hello this is relating to nursing in Australia and a bit of my story. The worldwide depression has hit Australia slightly hard, so while this GFC has not hurt Australia or nursing as bad as other industries. I really need to tell other nurses what its like as a new grad in Australia (Oct 2012). The depression has resulted in health cutbacks so some EXPERIENCED nurses have been let go. This means that there is no place for new grads in Australia and my guess is each new grad training position possibly has 10-20 appling for that one position. I am 49 year old male, grad RN last year; i have 20+ years as Advanced Care city paramedic and worked in health care my whole life. This means i have some 50,000 hours of health experience or maybe closer to 75,000 hours. But employers always respond with we require one year of post grad experience, so require 2 years or 3 years. What this means to you, especially if you are overseas; stay there
(do not come here and take my jobs lol) seriously employers here can afford to be picky when choosing new staff. So they want clean presentable babies who smell clean instead of a fat, bald old man (i am being a bit unfair to myself). Personally a lot of Asian nurses work here and are awesome nurses with the only exception they do have trouble speaking the language. This would cause some employers to be more reluctant to employ some nurses due to this issue. So if you have trouble writing reading or speaking English PRACTICE, avoid speaking your native language unless you have to. practice by finding people in real life or on skype; whatever you must do. But get it set for your future career. If you are Asian, USA or UK seriously you are in for a lot of shocks here and a lot of adventures. You will get out of it what you put in. DO NOT even consider going remote nursing it is a very different world. make sure you research remote nursing well; and then forget it. rural nursing might be ok if you come from a small place but these places have less than 10,000 and most of those people are not all in the "towns". Your visas will take months to years and you will need assistance here or a lot of money behind you so start that searching now. If you have awesome experience you probably will need one year of experience to land an interview. Otherwise 2 or 3 years. So stay away from Australia or truly get organised, find whatever work you can land at home or in Australia and remember your dream of being a nurse might take a lot longer, but persevere and you will get there after a long expensive journey. So keep trying and fight for your career or give up now and stay home. (just kidding) good luck...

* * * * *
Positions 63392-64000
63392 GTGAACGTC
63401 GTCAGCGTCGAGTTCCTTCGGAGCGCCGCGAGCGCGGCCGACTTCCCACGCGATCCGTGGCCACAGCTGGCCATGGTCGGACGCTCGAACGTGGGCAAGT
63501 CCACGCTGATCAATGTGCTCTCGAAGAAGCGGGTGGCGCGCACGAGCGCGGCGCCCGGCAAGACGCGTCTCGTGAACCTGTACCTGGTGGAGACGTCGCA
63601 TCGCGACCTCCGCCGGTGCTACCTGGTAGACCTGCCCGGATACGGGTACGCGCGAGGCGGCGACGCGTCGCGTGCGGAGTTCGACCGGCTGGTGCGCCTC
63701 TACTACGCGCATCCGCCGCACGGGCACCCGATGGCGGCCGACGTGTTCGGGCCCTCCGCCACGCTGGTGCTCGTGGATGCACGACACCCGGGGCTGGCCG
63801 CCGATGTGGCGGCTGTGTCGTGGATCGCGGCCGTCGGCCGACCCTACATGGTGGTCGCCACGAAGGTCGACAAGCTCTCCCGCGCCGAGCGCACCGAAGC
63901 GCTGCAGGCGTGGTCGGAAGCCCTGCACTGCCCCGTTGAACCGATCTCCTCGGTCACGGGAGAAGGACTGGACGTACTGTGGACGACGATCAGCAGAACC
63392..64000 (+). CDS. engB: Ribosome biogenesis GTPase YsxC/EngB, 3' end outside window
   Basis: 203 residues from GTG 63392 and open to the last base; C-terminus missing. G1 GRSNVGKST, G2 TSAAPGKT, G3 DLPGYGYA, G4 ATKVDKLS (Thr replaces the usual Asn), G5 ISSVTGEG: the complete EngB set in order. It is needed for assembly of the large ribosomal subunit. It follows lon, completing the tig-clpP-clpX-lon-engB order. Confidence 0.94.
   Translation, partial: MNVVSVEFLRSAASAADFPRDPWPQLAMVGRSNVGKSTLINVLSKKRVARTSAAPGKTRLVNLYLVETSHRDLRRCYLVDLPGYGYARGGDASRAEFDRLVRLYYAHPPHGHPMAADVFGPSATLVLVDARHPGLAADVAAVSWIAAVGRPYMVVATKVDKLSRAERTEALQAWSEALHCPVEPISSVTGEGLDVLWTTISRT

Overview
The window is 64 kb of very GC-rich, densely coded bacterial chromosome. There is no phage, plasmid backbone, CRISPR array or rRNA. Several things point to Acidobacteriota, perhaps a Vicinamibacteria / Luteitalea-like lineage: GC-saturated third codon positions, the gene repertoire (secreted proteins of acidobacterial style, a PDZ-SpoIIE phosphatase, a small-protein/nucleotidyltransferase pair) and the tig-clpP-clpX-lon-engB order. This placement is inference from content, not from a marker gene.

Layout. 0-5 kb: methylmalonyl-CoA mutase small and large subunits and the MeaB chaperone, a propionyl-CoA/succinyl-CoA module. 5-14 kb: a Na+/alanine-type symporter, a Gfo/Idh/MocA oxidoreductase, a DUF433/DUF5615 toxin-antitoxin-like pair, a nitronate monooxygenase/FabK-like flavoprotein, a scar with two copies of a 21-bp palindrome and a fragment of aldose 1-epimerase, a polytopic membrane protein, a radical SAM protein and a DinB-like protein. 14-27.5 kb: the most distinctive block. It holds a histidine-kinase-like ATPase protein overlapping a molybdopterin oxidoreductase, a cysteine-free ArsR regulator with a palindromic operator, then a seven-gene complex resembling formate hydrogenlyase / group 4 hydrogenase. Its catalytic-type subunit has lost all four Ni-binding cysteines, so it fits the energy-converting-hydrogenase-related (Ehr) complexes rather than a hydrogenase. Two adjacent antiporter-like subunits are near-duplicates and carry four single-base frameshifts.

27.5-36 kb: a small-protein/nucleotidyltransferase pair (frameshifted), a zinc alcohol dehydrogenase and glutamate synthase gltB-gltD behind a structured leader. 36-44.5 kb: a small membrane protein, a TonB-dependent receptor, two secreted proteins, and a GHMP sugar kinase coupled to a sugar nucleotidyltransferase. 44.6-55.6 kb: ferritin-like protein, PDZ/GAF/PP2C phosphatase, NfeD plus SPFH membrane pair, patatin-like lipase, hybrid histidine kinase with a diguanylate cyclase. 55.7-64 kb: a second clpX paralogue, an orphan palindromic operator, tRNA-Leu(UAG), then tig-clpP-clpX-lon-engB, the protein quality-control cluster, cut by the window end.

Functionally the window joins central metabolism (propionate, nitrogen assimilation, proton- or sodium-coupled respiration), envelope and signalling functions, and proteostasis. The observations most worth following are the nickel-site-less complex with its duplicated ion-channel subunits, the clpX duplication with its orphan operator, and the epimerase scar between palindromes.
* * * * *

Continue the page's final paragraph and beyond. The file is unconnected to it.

Oct 16, '12
Quote from imaginations
I work in a local health district that employs more nurses from the UK and Ireland combined (per campus statistics). Add to that the number of New Zealand trained nurses and often it's "spot the Aussie" on the floor or in the tea room. Why is the state health department employing (and sponsoring visas of [UK/Irish] - and giving new graduate positions [New Zealand]) nurses instead of a) Australian new grads in Australian new grad programs and b) giving experienced Australian nurses jobs in Australia? There are two New Zealand trained grads in my group of ten graduates, and many more New Zealand trained nurses who were previously new grads in the hospital/network and now have full time jobs.